Treatment for Generalized Anxiety Disorder (GAD)
Generalized Anxiety Disorder (GAD) is associated with numerous physical symptoms of stress and tension. But, since anxiety is a combination of physical sensations, behaviors, emotions, and thoughts, it is important to target each of these components. Psycho-education is used to teach therapy participants about the physical sensations of anxiety so that the participant learns how to recognize and manage those symptoms.
Progressive muscle relaxation and imagery techniques are extremely useful techniques in managing and reducing these physical sensations. Progressive muscle relaxation teaches individuals how to recognize the difference between physical tension, and relaxation. Consequently, they learn how to consciously relax their muscles. Progressive muscle relaxation consists of the therapist systematically guiding a person to tense, and then relax, multiple major-muscle groups. Regular practice is the best way to master the technique. Therapists often provide therapy participants with a tape recording of the exercise for homework practice. Imagery techniques consist of guiding people to imagine themselves in a safe and relaxing situation, or to recall a pleasant memory, such as lying on a beach listening to the ocean. Therapy participants learn to use these techniques throughout the day to return to a state of relaxation and calm.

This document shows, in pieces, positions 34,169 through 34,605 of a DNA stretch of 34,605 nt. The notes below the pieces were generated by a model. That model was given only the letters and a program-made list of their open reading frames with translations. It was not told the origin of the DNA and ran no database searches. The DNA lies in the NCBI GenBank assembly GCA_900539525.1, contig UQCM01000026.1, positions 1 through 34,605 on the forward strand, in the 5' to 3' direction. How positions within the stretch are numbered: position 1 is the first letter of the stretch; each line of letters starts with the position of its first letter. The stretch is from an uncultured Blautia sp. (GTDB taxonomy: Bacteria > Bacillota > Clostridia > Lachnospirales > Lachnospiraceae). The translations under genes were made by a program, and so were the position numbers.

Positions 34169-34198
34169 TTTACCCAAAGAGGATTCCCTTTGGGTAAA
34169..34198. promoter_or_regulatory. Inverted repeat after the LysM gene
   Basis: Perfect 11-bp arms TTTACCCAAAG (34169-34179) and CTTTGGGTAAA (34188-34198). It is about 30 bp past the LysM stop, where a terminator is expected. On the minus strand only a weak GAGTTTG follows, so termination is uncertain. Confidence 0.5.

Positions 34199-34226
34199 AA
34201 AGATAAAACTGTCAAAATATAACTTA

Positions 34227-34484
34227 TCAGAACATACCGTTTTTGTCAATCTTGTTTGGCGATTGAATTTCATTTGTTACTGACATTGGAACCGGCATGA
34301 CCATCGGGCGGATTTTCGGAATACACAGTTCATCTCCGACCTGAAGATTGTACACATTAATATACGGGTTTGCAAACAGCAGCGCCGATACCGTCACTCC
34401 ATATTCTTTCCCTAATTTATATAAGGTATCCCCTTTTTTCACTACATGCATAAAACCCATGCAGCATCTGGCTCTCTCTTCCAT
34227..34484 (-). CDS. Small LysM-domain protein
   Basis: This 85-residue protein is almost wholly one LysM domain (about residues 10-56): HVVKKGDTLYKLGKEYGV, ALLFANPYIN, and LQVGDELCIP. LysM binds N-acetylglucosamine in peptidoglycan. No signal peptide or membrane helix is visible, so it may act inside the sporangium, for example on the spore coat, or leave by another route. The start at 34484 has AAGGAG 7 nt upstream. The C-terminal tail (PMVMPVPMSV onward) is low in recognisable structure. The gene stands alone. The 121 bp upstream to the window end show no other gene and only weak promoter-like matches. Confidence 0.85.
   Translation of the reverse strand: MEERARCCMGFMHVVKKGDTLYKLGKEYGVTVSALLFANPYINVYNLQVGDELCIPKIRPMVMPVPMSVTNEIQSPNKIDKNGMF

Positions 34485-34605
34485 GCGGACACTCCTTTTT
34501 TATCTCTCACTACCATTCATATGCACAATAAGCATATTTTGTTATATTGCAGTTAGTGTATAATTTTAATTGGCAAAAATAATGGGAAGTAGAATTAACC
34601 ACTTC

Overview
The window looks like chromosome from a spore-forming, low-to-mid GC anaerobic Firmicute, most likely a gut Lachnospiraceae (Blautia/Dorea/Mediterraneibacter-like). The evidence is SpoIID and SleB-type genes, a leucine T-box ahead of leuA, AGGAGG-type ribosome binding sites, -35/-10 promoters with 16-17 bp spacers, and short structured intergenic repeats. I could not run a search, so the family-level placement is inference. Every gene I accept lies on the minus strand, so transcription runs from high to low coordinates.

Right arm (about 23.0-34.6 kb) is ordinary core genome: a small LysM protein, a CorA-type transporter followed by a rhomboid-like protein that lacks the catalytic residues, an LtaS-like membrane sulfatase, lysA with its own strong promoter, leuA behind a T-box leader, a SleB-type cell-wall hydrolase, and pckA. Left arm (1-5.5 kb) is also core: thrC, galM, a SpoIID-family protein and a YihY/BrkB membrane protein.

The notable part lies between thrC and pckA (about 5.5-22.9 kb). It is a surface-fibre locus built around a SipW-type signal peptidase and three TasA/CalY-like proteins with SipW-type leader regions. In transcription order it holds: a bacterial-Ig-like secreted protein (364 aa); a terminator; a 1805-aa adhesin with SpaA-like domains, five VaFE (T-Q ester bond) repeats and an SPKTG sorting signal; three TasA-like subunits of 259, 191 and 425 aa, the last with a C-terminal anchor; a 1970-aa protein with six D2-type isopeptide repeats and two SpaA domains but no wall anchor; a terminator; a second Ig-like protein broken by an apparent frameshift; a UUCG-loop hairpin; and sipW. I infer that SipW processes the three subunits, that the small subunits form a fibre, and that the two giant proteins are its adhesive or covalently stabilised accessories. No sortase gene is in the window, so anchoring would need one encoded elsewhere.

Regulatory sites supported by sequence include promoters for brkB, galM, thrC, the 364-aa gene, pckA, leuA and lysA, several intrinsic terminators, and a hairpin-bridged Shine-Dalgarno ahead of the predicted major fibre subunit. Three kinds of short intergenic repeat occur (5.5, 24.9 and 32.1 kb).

Cognitive therapy focuses on challenging the core belief that the world is a dangerous place and decreasing cognitive distortions such as catastrophic predictions. Furthermore, people with GAD are encouraged to test out their predictions regarding future catastrophes. Exposure and response prevention therapy can be applied during imaginal exercises. This consists of the therapist guiding the therapy participant to imagine a feared future catastrophe. Repeated exposure, via imagination, helps the therapy participant to become desensitized to worries about negative outcomes by imagining them occurring.